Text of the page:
How NZ became a milk giant

29 Jan, 2014 03:24 AM
Under Fonterra, New Zealand has come to be known as Saudi Arabia of milk.

OPINION: MORE than any other, one name has been synonymous with New Zealand's major economic prosperity and geographic land use changes over the past decade: global dairy giant Fonterra.

In the wake of a staggering 48 per cent rise in global dairy prices over the past 12 months, many in the Australian milk industry are asking why a Fonterra can't happen here. After the regulatory hurdles faced by Murray Goulburn's attempted takeover of Warrnambool Cheese & Butter, local Australian dairy cooperatives can reasonably scratch their heads about why New Zealand's regulatory set-up cannot be emulated in Australia.

But just how did Fonterra come to be?

In the 1960s New Zealand was home to more than 100 dairy cooperatives, which sold their milk through the government appointed and bureaucratic New Zealand Dairy Board. Consolidations and amalgamations meant that by the mid-1990s, only two major players remained: New Zealand Dairy Group and Kiwi Cooperative Dairies. The commerce commission denied their application to merge on competition grounds.

However, there was a bipartisan push for a single producer with effective control over dairy in New Zealand. Despite the pro-farmer National-led government losing office in 1999, the new Labour-led government of Helen Clark exempted Fonterra from the Commerce Act.

In essence, New Zealand's political class decided that trading in domestic competition for international clout through one massive exporter leader would be better for NZ Inc.

There was also the view that a privately operated Fonterra would help shake up some farmer-centric attitudes of the old cooperatives and Dairy Board.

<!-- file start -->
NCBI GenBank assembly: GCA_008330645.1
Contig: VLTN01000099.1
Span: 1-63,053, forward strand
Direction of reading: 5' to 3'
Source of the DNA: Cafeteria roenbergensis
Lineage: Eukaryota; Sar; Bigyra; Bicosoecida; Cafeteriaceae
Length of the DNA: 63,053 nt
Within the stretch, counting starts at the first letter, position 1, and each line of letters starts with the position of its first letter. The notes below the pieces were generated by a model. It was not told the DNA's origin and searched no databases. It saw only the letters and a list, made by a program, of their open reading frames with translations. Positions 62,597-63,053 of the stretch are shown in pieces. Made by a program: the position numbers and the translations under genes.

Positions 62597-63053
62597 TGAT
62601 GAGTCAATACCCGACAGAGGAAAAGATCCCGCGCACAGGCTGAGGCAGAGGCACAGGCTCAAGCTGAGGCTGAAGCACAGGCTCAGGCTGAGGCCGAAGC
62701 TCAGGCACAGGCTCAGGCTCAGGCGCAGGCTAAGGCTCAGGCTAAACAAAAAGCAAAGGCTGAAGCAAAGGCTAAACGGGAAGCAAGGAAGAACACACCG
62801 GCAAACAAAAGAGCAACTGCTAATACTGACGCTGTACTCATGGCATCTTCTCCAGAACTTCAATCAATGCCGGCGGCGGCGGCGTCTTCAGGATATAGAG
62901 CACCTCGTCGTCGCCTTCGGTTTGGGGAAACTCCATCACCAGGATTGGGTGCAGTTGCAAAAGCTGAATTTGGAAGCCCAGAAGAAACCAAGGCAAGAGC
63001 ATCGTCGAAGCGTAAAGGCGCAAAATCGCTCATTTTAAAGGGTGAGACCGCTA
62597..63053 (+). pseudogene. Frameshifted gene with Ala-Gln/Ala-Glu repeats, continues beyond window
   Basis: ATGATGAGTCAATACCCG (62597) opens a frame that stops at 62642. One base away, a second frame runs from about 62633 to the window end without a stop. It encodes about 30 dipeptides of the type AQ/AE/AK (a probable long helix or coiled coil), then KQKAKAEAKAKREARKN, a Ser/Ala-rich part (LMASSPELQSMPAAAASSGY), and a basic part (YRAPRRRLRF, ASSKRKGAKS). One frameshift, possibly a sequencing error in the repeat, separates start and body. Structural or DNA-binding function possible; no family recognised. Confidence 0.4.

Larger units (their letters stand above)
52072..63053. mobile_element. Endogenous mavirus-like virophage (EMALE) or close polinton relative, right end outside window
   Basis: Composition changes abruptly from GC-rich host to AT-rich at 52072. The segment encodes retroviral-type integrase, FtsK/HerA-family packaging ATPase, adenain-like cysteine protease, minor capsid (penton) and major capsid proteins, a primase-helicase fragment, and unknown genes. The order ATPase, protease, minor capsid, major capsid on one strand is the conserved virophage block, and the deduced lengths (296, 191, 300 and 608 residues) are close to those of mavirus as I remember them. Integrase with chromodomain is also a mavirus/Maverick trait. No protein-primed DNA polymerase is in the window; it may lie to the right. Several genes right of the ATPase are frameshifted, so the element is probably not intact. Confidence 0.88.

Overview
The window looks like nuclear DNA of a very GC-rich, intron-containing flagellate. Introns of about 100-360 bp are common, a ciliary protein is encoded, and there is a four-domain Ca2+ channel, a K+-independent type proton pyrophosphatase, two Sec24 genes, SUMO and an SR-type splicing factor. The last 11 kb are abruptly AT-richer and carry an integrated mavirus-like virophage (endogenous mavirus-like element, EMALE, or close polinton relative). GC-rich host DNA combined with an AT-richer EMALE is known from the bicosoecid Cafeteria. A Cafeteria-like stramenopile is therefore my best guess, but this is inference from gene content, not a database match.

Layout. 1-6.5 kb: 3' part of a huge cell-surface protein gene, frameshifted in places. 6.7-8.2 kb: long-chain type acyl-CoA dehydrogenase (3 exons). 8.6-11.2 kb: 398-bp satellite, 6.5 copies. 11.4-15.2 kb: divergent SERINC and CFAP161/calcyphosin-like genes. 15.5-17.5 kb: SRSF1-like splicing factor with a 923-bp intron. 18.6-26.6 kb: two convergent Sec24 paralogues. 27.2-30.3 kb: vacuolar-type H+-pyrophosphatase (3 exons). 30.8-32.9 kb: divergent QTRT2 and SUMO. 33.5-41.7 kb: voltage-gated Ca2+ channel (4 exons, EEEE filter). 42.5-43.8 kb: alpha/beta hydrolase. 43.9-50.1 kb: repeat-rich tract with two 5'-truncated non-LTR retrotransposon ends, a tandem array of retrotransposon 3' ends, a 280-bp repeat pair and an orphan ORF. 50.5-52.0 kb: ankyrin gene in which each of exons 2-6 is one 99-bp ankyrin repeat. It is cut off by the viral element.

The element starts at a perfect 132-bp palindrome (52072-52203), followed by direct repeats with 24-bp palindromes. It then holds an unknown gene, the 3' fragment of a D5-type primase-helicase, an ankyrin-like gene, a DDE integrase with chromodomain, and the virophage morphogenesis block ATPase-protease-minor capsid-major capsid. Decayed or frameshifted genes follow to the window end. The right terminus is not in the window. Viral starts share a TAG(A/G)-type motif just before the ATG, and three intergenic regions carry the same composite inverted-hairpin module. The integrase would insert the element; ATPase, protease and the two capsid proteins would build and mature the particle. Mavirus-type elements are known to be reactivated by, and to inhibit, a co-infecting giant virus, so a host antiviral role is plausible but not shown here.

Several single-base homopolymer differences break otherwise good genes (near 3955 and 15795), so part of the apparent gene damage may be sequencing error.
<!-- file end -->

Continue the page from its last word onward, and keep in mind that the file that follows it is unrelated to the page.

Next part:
However, enshrined in the Dairy Restructuring Act 2001 was a quid pro quo. The Act effectively deregulated the dairy industry while creating safeguards against abuse of Fonterra's position.

First, Fonterra is compelled to accept the milk of any farmer who opens a dairy farm. Farmers have a right to buy a shareholding in Fonterra relative to the amount of milk solids they produce at the floating milk solids per kilogram price.

Second, any farmer can exit Fonterra at any time, and join one of the few smaller cooperatives such as Westland Dairy, and expect their shareholding paid out in a timely manner.

Third, and crucially, to boost domestic competition, Fonterra must sell up to 5 per cent of its raw milk to independent New Zealand diary processors at an agreed upon or regulated price, to a certain cap.

These safeguards were created for a very practical reason: farmers need certainty that their processor can pick up their milk everyday. For many farmers, a new start-up or independent processor would simply be too great a risk compared to Fonterra.

The upshot of all this is that once bone-dry paddocks are now lush and green, kilometre-long irrigators hydrate the land and milk tankers race across the new lush landscape. Under Fonterra, New Zealand has come to be known as Saudi Arabia of milk. It processes 95 per cent of the nation's milk and is responsible for a staggering third of the world's internationally traded milk, through acquisitions and expansion abroad. The scale that Fonterra achieved has been one of the key planks of New Zealand's prosperity for the past decade. In no small measure, New Zealand weathered the GFC on the back of Fonterra.

On the cons side, there are water use and effluent environmental concerns, for which Fonterra has often become a lightning rod.

Fonterra is also an enormous multinational co-operative, which means that it can become clumsy, inward looking and producer focused. The company's handling of a botulism scare last year (which turned out to be a false positive) was appalling, and does give rise to the suspicion that many Fonterra farmer shareholders are more interested in the short farm-gate payout and price of gumboots than the long-term satisfaction of the end consumer.

There is also interminable wrangling over capital raising and tensions between growth strategies and shareholder control.

On balance, Helen Clark's decision to override domestic competition concerns and approve Fonterra was good for New Zealand, for its farmers, the economy nationally, and for the government's coffers.

Were Australia to follow suit with similar removal of regulatory safeguards, it might find its dairy industry in better health.

Luke Malpass is a regular The Australian Financial Review columnist on New Zealand issues.



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